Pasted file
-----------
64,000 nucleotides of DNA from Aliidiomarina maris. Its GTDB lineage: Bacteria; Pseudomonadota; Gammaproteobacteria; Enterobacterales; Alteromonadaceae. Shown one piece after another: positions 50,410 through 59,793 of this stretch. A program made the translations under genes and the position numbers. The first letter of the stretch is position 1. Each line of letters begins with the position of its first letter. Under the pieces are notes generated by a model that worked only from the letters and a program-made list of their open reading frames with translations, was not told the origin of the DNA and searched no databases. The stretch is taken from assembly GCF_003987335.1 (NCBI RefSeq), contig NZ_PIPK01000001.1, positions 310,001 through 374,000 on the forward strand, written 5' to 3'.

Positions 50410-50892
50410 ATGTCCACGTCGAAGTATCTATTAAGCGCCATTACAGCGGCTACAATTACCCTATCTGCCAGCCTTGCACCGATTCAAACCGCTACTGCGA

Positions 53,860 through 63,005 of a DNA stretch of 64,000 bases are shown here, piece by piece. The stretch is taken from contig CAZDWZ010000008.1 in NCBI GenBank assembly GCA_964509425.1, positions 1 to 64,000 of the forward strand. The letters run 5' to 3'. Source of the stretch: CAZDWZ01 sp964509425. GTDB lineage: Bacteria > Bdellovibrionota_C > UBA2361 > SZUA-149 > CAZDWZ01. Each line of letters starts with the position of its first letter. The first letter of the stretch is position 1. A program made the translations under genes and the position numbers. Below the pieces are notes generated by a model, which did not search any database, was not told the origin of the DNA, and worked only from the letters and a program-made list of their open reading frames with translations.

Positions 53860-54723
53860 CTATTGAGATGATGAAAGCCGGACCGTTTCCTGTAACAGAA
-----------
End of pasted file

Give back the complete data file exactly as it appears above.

64,000 nucleotides of DNA from Aliidiomarina maris. Its GTDB lineage: Bacteria; Pseudomonadota; Gammaproteobacteria; Enterobacterales; Alteromonadaceae. Shown one piece after another: positions 50,410 through 59,793 of this stretch. A program made the translations under genes and the position numbers. The first letter of the stretch is position 1. Each line of letters begins with the position of its first letter. Under the pieces are notes generated by a model that worked only from the letters and a program-made list of their open reading frames with translations, was not told the origin of the DNA and searched no databases. The stretch is taken from assembly GCF_003987335.1 (NCBI RefSeq), contig NZ_PIPK01000001.1, positions 310,001 through 374,000 on the forward strand, written 5' to 3'.

Positions 50410-50892
50410 ATGTCCACGTCGAAGTATCTATTAAGCGCCATTACAGCGGCTACAATTACCCTATCTGCCAGCCTTGCACCGATTCAAACCGCTACTGCGA

Positions 53,860 through 63,005 of a DNA stretch of 64,000 bases are shown here, piece by piece. The stretch is taken from contig CAZDWZ010000008.1 in NCBI GenBank assembly GCA_964509425.1, positions 1 to 64,000 of the forward strand. The letters run 5' to 3'. Source of the stretch: CAZDWZ01 sp964509425. GTDB lineage: Bacteria > Bdellovibrionota_C > UBA2361 > SZUA-149 > CAZDWZ01. Each line of letters starts with the position of its first letter. The first letter of the stretch is position 1. A program made the translations under genes and the position numbers. Below the pieces are notes generated by a model, which did not search any database, was not told the origin of the DNA, and worked only from the letters and a program-made list of their open reading frames with translations.

Positions 53860-54723
53860 CTATTGAGATGATGAAAGCCGGACCGTTTCCTGTAACAGAA